For the majority of asthma sufferers inhalers, inhalers, and other common therapies can reduce or minimize breathing issues as well as other signs. For those with severe asthma, the standard treatment options don’t accomplish the task.
If someone is experiencing symptoms of asthma more than two times per week the condition is referred to as “persistent.” And among those with asthma that is persistent doctors define the condition as mild, moderate, or severe.
“The symptoms of severe asthma are similar to those of mild asthma, they’re just more frequent and more severe, and require more medications to keep them under control,” says Emily Pennington, MD Pulmonologist and asthma doctor at Cleveland Clinic in Ohio.
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Severe Asthma Attacks Can Resemble Milder Attacks; They Can Also Be Medical Emergencies
The severity of asthma attacks varies between individuals. However, for many people, the symptoms are similar to those experienced by milder asthma. The symptoms appear more often many times during the day. They aren’t well-responsible for medications according to the doctor. Pennington explains.
In these types of severe asthma attacks, people can be afflicted by: Trouble breathing
- Trouble speaking because of breath shortness
- Chest tightness
For people who suffer from asthma that is severe attacks, they may cause symptoms that require medical care. This includes:
- Rapid and difficult breathing
- Blue or pale lips, fingers, or skin coloring
- A rapid movement of the nostrils
- The stomach and ribs are suckering in and pushing out swiftly and evidently
- The chest expands as you are taking an inhalation, but doesn’t shrink.
What Causes Asthma to Be Severe?
It’s unclear why certain people with asthma suffer more severe or difficult-to-control symptoms. There are some theories according to the charity Asthma UK:
- The airways of the lung are so inflamed that regular treatments don’t work.
- Chemical molecules and other asthma triggers that can cause symptoms in a person aren’t prevented by the current medication.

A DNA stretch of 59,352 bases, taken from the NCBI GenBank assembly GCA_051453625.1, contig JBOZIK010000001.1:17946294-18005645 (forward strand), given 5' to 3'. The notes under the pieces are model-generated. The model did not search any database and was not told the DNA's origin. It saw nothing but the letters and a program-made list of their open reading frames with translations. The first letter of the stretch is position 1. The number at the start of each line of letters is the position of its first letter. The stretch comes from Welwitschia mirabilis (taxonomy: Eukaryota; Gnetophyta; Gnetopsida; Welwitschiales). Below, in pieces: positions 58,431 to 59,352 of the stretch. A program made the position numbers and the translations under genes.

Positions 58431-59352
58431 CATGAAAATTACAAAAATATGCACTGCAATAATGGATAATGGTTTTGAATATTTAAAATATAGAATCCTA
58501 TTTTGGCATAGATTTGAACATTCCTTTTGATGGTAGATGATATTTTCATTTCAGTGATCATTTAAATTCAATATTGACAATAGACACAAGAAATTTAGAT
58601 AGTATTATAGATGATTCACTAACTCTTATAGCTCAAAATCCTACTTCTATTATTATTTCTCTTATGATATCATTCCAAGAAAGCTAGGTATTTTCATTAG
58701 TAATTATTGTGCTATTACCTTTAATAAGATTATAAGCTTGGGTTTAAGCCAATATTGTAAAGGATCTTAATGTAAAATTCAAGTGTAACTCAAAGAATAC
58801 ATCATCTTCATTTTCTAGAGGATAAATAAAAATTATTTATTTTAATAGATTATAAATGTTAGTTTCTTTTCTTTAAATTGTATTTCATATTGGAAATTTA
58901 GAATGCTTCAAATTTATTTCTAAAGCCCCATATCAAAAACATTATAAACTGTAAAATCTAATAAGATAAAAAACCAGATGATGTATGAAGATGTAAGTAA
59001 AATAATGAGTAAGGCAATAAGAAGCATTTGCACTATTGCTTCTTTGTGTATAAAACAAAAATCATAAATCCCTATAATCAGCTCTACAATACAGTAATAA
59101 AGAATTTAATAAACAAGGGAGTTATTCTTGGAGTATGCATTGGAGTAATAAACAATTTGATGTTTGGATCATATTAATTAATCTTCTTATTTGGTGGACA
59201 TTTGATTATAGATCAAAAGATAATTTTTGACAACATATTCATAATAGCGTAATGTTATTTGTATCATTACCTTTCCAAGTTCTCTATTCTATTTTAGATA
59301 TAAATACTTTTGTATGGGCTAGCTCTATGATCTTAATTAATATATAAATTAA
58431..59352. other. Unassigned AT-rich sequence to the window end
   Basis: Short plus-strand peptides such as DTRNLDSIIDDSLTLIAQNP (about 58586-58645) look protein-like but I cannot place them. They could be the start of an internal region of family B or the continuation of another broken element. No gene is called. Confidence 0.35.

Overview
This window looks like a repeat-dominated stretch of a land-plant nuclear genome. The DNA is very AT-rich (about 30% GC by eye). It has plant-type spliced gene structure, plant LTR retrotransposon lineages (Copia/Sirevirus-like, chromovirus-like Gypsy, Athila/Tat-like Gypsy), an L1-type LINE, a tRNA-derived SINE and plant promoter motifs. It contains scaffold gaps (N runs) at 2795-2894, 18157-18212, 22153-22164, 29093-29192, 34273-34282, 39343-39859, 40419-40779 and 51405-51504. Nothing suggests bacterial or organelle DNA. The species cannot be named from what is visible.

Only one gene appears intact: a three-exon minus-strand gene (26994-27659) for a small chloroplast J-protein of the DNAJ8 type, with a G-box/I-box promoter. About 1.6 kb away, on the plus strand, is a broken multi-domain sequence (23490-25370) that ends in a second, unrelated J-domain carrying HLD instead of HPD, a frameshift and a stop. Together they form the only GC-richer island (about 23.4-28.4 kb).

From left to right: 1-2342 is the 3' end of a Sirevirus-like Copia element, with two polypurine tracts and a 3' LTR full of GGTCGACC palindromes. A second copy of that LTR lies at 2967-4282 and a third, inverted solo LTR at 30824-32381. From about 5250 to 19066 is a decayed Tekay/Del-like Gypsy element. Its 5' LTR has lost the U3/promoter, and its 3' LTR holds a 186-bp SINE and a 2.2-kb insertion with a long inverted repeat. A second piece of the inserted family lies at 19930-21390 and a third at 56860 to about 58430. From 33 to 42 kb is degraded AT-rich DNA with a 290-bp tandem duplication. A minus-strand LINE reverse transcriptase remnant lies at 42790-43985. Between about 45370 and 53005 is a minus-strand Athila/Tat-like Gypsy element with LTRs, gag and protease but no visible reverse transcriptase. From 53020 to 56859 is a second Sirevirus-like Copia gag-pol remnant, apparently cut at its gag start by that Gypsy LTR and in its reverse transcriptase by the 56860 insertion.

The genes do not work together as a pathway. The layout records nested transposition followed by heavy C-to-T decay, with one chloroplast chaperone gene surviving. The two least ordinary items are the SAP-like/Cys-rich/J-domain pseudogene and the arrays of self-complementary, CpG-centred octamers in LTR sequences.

- The patient has an undiagnosed and mild type of asthma, which gets worse in time because of the absence of treatment.
What Are the Symptoms of Severe Asthma?
On a typical day, the signs of severe asthma can be compared to symptoms of other types of asthma. The difference is that those who suffer from severe asthma are more likely to experience attacks every day. The symptoms of an attack are very severe and do not respond well to treatment or require a combination of therapies, which includes corticosteroid therapy. The signs of severe asthma can include difficulty breathing, wheezing, constant cough, and chest pain or tightness.
Doctors Diagnose Severe Asthma With a Series of Lung Function Tests and by Determining the Severity and Frequency of Your Symptoms
Dr. Pennington says severe asthma is determined in part by the signs and the criteria that were mentioned earlier. Therefore, if the symptoms of asthma are considered to be chronic (experienced at least two times per week or more) and they don’t respond well to treatment this person could be diagnosed with severe asthma.
Alongside assessing the symptoms and performing physical examinations, many doctors will also conduct some sort of test known as an “objective” lung-function test in order to determine if you have severe asthma. The test can take a variety of forms, such as:
The results of these tests could aid your doctor to determine whether your asthma symptoms can be classified as severe asthma.
Severe Asthma Treatment Usually Includes Inhalers and Oral Medication (if Needed)
According to the definition, most people suffering from severe asthma will be treated using a combination of inhalable corticosteroids (inhalers) as well as a different type of medication. Others may need or may require, oral corticosteroid medicines.